From UCL to relegation: The sore story of Ajax’s fall from grace

How Ajax went from a Champions League team to struggling in the Eredivisie

From UCL to relegation: The sore story of Ajax’s fall from grace

Tunde Young 23:43 - 07.11.2023

Ajax have gone from competing at the highest level of football to battling relegation in the Eredivisie at some point this season and here is how that happened.

Ajax recently suffered a 5-2 defeat away at PSV which ensured that they dropped down to 17th place on the Eredivisie table.

Although two consecutive wins have seen them move out of the relegation places, the embarrassment at the hands of longtime rivals PSV is a big indication of how far they have fallen.

In addition to their Eredivisie struggles, Ajax are also currently bottom of their Europa League group where they are yet to win a single game as well.

Ajax risk relegation with their worst Eredivisie form in decades | Imago

The bad run of results led to coach Maurice Steijn getting fired with just two wins in 12 games across all competitions so far

In fact, Steijn has the worst points per game record in Ajax history at just 0.9 which is rather alarming for what many consider to be one of the easiest jobs in European football.

Although interim manager John Van't Schip has led them to consecutive wins for the first time this season to move up to 11th in the league, they are still very far from out of the woods.

Ajax’s good old days

The truth is football is ultimately cyclical and no one dominates forever but Ajax fans are well within their rights to find it difficult to adjust to this rather sharp decline.

Ajax have been so dominant domestically that their current struggles are almost unfathomable to anyone familiar with their history.

The Dutch giants have only finished outside of the Eredivisie top three once since the 1999/00 season and a 13th-place finish in 1964/65 is the only time in history that Ajax have ever finished out of the Eredivisie top half.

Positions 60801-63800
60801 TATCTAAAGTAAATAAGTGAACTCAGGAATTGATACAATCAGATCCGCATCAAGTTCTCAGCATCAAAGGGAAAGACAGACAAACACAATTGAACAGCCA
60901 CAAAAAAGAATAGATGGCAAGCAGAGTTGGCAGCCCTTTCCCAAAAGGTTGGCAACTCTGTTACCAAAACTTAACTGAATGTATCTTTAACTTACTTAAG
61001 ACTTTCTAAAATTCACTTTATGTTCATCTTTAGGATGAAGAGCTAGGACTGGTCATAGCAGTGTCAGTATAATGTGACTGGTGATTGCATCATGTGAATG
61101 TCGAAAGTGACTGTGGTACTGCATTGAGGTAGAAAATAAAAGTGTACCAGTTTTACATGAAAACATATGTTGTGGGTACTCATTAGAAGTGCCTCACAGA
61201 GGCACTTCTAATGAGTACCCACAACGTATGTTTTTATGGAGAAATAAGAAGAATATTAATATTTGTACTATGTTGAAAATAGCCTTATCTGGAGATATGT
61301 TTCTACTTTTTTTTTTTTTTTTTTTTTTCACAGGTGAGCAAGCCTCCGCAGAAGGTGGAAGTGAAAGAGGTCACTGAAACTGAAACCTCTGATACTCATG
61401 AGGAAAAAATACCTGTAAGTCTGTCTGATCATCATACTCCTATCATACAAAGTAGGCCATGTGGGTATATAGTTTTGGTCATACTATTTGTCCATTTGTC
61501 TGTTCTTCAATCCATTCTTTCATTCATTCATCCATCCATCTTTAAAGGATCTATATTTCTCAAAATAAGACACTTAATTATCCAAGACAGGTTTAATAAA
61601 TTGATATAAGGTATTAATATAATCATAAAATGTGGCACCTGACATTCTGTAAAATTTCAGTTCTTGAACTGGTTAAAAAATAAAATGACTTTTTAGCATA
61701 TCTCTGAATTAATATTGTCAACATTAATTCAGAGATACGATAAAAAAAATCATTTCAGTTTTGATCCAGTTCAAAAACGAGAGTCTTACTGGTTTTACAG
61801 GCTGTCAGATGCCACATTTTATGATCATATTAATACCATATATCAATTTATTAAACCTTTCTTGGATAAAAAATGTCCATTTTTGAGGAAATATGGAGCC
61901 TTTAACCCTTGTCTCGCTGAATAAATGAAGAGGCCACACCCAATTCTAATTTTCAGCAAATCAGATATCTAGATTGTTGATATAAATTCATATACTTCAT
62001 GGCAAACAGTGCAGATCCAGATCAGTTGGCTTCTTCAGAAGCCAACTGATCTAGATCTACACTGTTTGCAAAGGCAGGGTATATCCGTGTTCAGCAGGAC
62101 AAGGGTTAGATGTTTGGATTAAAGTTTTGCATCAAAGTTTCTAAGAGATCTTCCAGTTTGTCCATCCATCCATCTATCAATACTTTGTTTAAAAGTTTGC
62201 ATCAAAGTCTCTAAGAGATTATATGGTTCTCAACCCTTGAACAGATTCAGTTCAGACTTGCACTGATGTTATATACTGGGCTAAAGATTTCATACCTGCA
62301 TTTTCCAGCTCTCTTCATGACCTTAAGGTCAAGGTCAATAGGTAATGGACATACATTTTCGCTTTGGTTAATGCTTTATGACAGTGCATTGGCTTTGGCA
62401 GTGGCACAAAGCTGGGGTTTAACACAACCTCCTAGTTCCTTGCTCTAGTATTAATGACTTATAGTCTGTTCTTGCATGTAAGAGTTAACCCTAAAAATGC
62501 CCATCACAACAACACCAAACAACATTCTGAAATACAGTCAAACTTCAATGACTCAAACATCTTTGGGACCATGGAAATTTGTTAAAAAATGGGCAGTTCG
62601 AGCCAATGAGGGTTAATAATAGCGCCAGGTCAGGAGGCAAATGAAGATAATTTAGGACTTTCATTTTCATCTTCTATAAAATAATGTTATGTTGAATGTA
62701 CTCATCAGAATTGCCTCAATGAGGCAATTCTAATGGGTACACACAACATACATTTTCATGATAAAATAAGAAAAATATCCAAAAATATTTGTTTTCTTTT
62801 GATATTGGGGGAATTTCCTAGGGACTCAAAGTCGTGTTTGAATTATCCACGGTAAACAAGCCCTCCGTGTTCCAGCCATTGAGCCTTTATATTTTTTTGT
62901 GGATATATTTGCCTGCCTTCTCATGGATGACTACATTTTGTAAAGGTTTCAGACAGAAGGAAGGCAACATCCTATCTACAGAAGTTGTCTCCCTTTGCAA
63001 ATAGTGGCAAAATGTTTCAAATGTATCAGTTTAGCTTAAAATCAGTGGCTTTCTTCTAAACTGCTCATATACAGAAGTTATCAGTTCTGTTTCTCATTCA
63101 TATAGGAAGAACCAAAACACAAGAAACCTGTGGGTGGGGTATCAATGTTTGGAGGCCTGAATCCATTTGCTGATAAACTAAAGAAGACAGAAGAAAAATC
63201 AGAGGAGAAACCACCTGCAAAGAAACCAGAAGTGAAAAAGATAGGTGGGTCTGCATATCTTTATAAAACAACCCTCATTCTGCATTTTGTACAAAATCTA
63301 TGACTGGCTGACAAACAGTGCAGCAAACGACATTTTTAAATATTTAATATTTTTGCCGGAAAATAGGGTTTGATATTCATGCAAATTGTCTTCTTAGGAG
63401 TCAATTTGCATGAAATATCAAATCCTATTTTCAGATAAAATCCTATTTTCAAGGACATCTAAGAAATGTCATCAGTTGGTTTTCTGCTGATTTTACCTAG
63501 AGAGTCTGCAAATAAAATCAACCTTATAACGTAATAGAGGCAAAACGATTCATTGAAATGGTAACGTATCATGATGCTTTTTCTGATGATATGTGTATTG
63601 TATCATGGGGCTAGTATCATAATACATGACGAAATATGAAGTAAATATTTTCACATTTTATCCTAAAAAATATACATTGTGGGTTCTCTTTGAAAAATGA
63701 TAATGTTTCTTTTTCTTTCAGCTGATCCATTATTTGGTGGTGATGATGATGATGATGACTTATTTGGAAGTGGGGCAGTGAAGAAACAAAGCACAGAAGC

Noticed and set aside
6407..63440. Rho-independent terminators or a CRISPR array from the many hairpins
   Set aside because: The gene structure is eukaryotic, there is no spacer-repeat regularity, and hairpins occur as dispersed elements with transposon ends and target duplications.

Ajax fans have been subjected to an unusual amount of suffering this season. (Photo Credit: Newsfoot/X)

Apart from winning the Eredivisie a record 36 times and the KNVB Cup a record 20 times, Ajax’s good old days also extend to the European scene as well.

Ajax have won four European Cups/UEFA Champions League titles, one UEFA Cup and two UEFA Super Cups.

So it is quite understandable that fans of a club with this level of history and pedigree are struggling to adapt to their new circumstances of 11th in Eredivisie, just three points above the relegation zone.

How did Ajax become so bad?

The simple answer to the above question is complacency. Ajax have thrived at least domestically regardless of the situation.

A Lucas Moura hat-trick stunned Ajax in the 2019 Champions League semi-final

Controversies off the field, change in coaching personnel and constant turnovers of important players have never really hindered Ajax from being Ajax which is why they got complacent and stopped actively taking steps to keep the team competitive.

The signs of this falloff were they but they were ignored. Ajax finished third in Eredivisie, 13 points behind title winners Feyenoord and seven behind PSV.

PSV responded to finishing second with an impressive summer transfer window, adding proven quality such as Hirving Lozano, Serginio Dest, Noa Lang and Arnell Bella-Kotchap amongst others after losing Xavi Simons to PSG and Ibrahim Sangare to Nottingham Forest for big money.

That level of ambition shown in the transfer window is a big reason PSV currently sit seven points clear at the top of Eredivisie, 22 points ahead of Ajax.

Ajax on the other hand lost Mohammed Kudus, Davy Klaasen, Edson Alvarez, Jurrien Timber and captain Dusan Tadic, all five players who were guaranteed starters.

Mohammed Kudus left Ajax this summer (Photo Credit: Ajax/X)

That sheer volume of important and experienced players leaving at the same time was never going to end well, especially since the club did not sign players of commensurate quality to replace what they lost.

They in truth had a busy summer with €109.3 million spent on 13 new signings in what was a scattergun approach with little mind paid to squad building.

The disarray at the club was exemplified by new signing Josip Sutalo being given the captain band on his debut despite joining the club five games into the season and the defender had never even been a captain at his former club Dinamo Zagreb.

Sutalo was the most expensive of their 12 first-team signings at €20.5 million in a recruitment drive that also saw the arrivals of Chuba Akpom, Georges Mikautadze, Carlos Borges, Gaston Avila and Borna Sosa, all good players in their own right but none at the level of quality and experience which they lost last summer.

Even worse, a good number of these 12 new signings were thrown directly into the line of fire with little to no time to adapt to their new surroundings under a coach who himself was still adapting.

This chaotic approach could have only culminated in poor performances and results and that is precisely why Ajax are so bad right now with no real end in sight.

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